Playing Shakespeare [DVD]
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A series of Shakespeare masterclasses filmed for television in 1982, featuring some of the finest actors from the Royal Shakespeare Company, including Judi Dench, Peggy Ashcroft, Ian McKellen, Patrick Stewart, Ben Kingsley and Sinead Cusack.
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Playing Shakespeare is a collection of 9 filmed workshops at the RSC, led by co-founder John Barton. His disciples are all professional actors- you'll see many a famous face, from Patrick Stewart to Judi Dench to Peggy Ashcroft in the last episode.
The acting advice John Barton gives is simple but vital. The difference it makes in the quality of the performances of the actors is infinite. His focus on the text and the nuances of each word may seem unfashionable now when interpretation and subversion seem to be the main goal, yet it makes long, often dull speeches (like the Bishop of Canterbury's one in Henry V) seem exciting and accessible. Barton is very picky but the actors are always humble and even challenge him on some points, which he rightly accepts.
What I really love about the series, apart from some brilliant pieces of acting, as in the final scene of The Winter's Tale, is the metatheatrical quality of it. The filming emphasises the artificiality- we see mics swinging over, the cameras switching. The "set" is a ramshackle studio and the actors are often playing scenes to a rug. It's a mix of rehearsed reading and performing, all led by Barton, who is not a posturing luvvie. He's more like a cuddly old-school history teacher, with a baggy cardigan, a woolly tie, and a bit podgy.
As well as the personality of Barton, we also see the personalities of the actors emerging. There are the shyer ones, like Ben Kingsley, the favourite pupil, like Patrick Stewart, or the knowledgeable old soul that is Ian McKellan. The actors have all had varying amounts of experience with the RSC and some have even played the parts professionally that they demonstrate for us in the workshop, such as Patrick Stewart and David Suchet's rival versions of Shylock. Even those who seem to have been there for a shorter time, like Lisa Harrow and Sheila Hancock, give marvellous performances.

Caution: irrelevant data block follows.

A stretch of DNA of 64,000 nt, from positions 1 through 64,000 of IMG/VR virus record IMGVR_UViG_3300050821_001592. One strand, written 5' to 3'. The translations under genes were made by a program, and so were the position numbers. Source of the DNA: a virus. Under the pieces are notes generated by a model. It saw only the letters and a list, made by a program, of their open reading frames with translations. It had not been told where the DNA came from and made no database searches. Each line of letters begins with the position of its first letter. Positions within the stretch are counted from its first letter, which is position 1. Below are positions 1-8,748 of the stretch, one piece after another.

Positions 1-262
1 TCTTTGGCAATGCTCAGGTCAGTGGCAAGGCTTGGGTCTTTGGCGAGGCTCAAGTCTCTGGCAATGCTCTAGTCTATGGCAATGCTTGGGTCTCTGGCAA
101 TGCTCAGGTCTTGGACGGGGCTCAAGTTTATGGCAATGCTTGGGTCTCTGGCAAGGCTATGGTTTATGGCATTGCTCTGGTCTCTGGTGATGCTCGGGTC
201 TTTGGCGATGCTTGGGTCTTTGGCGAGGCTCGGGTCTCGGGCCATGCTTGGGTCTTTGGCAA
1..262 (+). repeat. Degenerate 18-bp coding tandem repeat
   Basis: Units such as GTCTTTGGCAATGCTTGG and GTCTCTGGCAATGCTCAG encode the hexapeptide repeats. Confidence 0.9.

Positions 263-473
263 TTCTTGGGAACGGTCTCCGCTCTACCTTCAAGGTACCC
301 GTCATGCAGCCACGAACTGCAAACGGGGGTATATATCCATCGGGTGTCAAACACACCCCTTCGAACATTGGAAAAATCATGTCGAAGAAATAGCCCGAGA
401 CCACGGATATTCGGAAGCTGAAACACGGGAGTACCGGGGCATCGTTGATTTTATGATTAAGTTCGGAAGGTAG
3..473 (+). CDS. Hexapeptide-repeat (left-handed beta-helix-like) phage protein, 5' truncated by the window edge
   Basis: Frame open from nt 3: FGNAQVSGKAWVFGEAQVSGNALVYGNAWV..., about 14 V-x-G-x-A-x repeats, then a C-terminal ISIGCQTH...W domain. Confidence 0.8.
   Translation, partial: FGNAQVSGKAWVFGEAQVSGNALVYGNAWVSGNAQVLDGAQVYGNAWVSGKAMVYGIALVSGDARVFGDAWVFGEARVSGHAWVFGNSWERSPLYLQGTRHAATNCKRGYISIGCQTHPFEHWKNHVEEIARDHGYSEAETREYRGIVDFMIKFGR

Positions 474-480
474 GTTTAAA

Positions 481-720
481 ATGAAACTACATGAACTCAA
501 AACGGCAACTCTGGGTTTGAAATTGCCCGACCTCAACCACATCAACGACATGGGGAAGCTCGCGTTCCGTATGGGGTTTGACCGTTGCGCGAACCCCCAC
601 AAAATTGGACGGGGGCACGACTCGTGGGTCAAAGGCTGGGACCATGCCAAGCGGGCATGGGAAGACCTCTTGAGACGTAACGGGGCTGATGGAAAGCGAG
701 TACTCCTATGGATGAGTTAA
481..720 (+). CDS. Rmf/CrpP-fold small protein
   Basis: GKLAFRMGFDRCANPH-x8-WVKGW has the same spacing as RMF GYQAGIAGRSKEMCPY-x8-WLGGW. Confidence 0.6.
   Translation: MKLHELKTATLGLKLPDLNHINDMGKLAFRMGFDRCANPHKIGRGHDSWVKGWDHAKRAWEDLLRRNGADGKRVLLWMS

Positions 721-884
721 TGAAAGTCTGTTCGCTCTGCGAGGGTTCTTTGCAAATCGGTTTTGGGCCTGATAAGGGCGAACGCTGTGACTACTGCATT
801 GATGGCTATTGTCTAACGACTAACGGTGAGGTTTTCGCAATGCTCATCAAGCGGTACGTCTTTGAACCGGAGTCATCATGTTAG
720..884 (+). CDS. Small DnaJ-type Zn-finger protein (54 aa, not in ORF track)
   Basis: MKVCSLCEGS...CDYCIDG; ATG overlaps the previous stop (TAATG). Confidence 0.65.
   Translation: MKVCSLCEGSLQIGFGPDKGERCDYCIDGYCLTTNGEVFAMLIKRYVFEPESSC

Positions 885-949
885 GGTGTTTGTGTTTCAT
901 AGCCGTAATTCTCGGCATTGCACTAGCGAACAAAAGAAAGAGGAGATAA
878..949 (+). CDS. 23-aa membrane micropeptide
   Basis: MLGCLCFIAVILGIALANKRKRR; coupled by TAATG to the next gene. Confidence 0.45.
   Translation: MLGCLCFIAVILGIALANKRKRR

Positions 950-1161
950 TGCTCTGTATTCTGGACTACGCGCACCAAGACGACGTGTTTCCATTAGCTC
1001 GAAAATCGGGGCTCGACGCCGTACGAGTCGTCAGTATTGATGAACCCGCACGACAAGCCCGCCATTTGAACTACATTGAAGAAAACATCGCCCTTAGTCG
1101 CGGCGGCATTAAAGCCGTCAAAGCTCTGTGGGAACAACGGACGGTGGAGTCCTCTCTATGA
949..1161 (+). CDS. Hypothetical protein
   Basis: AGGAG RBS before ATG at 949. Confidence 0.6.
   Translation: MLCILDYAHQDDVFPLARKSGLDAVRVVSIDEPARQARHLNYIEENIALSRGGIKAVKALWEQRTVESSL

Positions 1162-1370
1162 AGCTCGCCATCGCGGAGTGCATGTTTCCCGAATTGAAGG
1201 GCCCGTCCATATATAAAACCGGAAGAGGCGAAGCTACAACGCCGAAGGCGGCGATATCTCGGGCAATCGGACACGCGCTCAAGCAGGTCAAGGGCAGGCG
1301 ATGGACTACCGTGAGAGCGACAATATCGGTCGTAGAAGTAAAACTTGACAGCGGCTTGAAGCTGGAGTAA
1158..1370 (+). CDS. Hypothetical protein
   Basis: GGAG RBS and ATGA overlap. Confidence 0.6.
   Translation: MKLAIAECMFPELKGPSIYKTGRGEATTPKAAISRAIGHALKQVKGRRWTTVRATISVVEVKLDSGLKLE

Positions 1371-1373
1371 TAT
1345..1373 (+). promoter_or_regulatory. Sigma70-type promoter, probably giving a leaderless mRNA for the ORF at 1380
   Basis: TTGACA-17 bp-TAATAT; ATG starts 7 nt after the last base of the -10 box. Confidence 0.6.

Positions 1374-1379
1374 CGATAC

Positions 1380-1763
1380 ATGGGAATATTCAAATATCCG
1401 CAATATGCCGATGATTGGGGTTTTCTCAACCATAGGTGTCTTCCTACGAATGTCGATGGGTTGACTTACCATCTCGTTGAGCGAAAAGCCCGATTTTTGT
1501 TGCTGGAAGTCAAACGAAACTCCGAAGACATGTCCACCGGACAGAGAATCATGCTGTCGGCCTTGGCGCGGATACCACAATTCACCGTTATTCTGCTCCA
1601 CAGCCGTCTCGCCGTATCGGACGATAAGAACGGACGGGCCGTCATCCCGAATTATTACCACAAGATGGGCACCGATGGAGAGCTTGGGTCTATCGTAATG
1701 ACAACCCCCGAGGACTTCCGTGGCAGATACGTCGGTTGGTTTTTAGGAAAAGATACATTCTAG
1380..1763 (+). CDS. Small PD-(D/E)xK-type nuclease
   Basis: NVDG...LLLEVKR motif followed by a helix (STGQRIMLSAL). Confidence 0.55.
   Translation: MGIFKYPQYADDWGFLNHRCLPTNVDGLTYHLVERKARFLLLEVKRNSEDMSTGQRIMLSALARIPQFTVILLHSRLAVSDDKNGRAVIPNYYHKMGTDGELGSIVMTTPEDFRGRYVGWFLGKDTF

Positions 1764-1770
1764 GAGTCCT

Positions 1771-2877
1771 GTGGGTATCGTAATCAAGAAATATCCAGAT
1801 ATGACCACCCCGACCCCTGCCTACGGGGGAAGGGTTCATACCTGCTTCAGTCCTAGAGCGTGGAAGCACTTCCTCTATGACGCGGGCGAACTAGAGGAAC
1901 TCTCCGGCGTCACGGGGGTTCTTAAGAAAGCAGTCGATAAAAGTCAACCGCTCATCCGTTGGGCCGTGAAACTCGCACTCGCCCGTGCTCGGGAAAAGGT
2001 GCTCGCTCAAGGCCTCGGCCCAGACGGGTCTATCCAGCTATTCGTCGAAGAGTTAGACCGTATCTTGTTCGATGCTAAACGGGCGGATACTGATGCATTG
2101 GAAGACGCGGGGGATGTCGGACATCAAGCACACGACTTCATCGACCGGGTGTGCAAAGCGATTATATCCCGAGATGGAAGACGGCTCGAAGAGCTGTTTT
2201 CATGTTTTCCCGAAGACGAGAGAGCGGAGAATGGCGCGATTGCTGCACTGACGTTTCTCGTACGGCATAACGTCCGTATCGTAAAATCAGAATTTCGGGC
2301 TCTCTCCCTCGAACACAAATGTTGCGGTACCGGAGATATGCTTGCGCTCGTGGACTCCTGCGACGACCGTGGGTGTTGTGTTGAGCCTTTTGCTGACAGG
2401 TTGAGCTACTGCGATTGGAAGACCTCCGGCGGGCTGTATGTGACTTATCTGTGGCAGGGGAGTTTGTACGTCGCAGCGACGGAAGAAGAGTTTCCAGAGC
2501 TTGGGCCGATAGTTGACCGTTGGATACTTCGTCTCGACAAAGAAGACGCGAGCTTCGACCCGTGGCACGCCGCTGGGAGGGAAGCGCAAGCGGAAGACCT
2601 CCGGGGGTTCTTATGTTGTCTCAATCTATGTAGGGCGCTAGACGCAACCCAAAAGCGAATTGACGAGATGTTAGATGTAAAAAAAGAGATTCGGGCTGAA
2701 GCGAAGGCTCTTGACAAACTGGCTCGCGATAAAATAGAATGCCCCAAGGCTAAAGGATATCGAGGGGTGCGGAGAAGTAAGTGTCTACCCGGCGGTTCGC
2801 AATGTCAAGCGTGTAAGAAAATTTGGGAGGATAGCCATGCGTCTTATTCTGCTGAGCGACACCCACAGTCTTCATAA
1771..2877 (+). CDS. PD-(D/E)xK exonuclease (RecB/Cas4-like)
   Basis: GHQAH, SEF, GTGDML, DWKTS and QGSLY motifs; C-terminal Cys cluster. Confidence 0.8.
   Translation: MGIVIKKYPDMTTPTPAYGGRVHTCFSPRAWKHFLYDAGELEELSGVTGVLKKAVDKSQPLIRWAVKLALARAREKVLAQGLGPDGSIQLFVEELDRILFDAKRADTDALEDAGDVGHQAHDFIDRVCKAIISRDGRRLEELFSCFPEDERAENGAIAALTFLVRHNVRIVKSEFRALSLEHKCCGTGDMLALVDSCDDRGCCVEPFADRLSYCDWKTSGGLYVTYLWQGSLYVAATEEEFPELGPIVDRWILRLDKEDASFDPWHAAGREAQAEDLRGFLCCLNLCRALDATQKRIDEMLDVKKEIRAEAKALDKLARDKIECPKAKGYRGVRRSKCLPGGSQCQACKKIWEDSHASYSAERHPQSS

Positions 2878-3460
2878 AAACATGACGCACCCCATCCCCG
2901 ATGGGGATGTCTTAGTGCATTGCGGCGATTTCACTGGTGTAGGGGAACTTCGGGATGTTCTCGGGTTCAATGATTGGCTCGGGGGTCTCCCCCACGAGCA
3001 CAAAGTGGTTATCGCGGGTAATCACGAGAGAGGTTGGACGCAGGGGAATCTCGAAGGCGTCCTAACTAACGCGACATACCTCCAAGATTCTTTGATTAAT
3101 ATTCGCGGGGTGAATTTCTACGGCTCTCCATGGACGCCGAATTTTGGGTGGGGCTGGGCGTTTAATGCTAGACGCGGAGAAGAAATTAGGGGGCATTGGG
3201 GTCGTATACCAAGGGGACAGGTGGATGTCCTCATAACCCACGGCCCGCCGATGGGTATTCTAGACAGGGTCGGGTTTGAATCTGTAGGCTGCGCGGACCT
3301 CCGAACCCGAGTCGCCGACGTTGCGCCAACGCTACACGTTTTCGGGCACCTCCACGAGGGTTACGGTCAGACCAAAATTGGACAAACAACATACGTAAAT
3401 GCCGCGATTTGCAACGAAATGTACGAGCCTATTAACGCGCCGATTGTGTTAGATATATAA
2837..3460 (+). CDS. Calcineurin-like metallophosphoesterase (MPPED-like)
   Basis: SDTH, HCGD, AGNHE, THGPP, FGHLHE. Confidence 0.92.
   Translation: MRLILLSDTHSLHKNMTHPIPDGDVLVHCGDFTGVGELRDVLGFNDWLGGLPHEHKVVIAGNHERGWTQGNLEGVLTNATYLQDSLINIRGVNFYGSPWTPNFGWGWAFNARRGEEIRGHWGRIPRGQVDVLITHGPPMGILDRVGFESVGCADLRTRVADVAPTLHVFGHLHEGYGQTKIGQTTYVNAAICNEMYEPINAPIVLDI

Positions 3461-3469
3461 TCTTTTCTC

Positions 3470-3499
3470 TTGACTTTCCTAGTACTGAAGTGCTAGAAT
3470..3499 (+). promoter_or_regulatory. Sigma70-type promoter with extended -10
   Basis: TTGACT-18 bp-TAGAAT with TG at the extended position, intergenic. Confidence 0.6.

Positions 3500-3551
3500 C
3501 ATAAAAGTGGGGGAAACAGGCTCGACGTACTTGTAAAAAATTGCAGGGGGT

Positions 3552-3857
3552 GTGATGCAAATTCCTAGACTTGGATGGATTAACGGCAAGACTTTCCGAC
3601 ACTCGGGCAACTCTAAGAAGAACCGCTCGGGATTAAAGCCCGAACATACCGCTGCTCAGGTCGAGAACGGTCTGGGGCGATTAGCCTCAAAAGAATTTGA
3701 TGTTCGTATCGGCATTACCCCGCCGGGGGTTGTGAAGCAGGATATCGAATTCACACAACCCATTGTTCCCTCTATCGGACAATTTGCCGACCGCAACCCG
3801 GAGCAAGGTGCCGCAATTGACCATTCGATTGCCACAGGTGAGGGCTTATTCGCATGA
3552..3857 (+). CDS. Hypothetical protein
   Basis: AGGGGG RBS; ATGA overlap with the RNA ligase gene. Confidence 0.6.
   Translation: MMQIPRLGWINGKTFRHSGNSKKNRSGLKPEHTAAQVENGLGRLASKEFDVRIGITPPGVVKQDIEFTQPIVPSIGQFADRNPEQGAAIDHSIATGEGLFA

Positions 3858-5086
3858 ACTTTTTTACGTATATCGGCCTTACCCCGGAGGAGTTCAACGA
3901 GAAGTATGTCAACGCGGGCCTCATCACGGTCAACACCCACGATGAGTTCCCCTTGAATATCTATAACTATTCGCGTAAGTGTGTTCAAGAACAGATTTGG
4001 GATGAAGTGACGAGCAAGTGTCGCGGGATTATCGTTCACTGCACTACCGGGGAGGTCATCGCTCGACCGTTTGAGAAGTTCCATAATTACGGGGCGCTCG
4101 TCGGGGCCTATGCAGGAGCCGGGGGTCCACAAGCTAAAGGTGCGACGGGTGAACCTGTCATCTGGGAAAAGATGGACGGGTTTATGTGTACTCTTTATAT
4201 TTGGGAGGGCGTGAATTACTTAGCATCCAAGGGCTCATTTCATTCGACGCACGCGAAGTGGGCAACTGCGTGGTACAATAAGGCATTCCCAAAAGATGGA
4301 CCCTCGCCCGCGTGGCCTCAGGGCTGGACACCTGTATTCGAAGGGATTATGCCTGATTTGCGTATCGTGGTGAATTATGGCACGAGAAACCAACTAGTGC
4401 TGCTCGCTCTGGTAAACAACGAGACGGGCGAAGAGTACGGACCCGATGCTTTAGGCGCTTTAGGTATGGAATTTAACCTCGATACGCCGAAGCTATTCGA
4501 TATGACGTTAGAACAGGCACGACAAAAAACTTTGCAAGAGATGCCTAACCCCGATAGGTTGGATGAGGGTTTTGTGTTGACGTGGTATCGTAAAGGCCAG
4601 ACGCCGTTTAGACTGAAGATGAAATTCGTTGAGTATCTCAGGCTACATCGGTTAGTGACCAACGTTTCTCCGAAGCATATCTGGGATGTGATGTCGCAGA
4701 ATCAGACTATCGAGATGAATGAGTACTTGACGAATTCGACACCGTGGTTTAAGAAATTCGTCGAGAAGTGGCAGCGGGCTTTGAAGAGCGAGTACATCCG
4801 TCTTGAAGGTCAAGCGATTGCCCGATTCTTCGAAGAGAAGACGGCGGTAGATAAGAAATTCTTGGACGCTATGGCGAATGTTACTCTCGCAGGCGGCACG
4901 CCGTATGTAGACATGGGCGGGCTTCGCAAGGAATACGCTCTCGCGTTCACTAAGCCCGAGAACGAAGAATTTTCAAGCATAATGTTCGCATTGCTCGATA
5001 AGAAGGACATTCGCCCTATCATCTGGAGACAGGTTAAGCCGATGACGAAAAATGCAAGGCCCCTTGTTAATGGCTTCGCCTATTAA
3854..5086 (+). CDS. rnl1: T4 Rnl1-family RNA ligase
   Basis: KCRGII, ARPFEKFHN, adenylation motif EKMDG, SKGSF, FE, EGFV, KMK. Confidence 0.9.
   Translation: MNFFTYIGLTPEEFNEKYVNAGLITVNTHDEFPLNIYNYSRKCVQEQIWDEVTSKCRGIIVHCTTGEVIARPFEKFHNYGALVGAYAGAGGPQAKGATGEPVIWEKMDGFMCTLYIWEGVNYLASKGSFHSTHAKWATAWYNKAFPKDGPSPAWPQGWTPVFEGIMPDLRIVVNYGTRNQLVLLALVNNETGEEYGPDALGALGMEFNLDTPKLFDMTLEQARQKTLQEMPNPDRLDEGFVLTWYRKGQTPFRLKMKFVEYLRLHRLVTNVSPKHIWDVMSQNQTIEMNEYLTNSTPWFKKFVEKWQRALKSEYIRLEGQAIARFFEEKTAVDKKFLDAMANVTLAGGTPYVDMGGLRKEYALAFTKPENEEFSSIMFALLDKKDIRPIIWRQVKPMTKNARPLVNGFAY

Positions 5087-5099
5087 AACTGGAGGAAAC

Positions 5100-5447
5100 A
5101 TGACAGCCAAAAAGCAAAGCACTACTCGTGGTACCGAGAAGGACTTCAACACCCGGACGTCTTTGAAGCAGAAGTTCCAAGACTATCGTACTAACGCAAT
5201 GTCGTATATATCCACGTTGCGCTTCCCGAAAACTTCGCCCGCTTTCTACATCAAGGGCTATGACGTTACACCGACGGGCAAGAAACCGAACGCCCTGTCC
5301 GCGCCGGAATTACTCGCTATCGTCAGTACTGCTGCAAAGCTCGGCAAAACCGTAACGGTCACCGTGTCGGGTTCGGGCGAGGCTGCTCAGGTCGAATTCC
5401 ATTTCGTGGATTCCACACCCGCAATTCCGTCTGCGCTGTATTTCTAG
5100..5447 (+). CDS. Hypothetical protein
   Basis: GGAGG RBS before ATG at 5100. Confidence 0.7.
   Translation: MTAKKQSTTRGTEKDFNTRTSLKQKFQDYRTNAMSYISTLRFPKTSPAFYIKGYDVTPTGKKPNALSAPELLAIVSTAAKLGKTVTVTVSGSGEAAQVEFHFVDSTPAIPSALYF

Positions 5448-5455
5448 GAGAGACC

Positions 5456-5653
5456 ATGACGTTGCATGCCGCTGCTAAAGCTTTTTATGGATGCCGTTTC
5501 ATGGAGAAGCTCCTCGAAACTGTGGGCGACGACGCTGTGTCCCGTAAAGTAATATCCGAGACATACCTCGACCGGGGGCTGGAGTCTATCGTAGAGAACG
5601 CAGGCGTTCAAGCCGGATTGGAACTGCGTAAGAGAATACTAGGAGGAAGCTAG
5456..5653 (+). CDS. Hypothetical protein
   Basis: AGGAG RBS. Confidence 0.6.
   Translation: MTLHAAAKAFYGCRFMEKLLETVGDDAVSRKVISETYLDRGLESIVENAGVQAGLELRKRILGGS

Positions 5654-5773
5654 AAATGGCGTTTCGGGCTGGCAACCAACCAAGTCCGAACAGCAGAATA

This is a must buy if you are a fan of any of the actors in the series (there are 21, but they rotate around so we don't get the same person every time), or a fan of Shakespeare or indeed a fan of acting.
When I accidentally saw the programme, the first actor I saw was Kevin Kline performing Hamlet's famous speech and he seemed to do it to perfection. Barton thought otherwise although everything he said was positive as he gave Kline fresh approaches to the familiar lines. The next performance was so different it amazed line and the assembled group. Barton does not look like someone who should be giving masterclasses, dressed as he usually is in an ill-fitting jumper, two sizes too big, with pockets used to carrying the complete works. He obviously does not care and, after a few minutes, viewers will not either.
It is recommended to anyone with a serious interest in reading or performing Shakespeare. It is not light viewing; the actors and Barton are seriously exploring ways to perform the plays, looking for sophisticated nuances and subtle differences in how to say these famous lines.
imposes his view on actors who (in my opinion) are easily capable of interpreting the text themselves. Barton is a Shakespeare afficionado extraordinaire and his work with the actors reveals and expresses every nuance and inflection of Shakespere's verse. His exposition of the King Lear speech, 'Blow winds, and crack your cheeks' finally makes the rant bearable. His examples of how gentleness compells more than going all-out on a text, are a relevation
Judy Dench is staggering and it is no mystery why she is the grande dame of UK theatre
today. But then so are Ian McKellan, David Suchet and Ben Kinsley. Their renditions
of the speeches are insightful, compelling, moving and memorable. Indeed all the actors in the Ensemble are outstanding. In the end I preferred listening to them than to Barton.
But you can't have one without the other.
Anyone who wants a dose of Shakespeare in depth should see this series. It is intelligent, insightful and marvellous to listen to and to watch. You will also come to realise just how serious, committed and hard-working these actors are. There is nothing diletante or superficial, they get to the heart of the speeches and peel back the verse to show every
possible interpretation of it.
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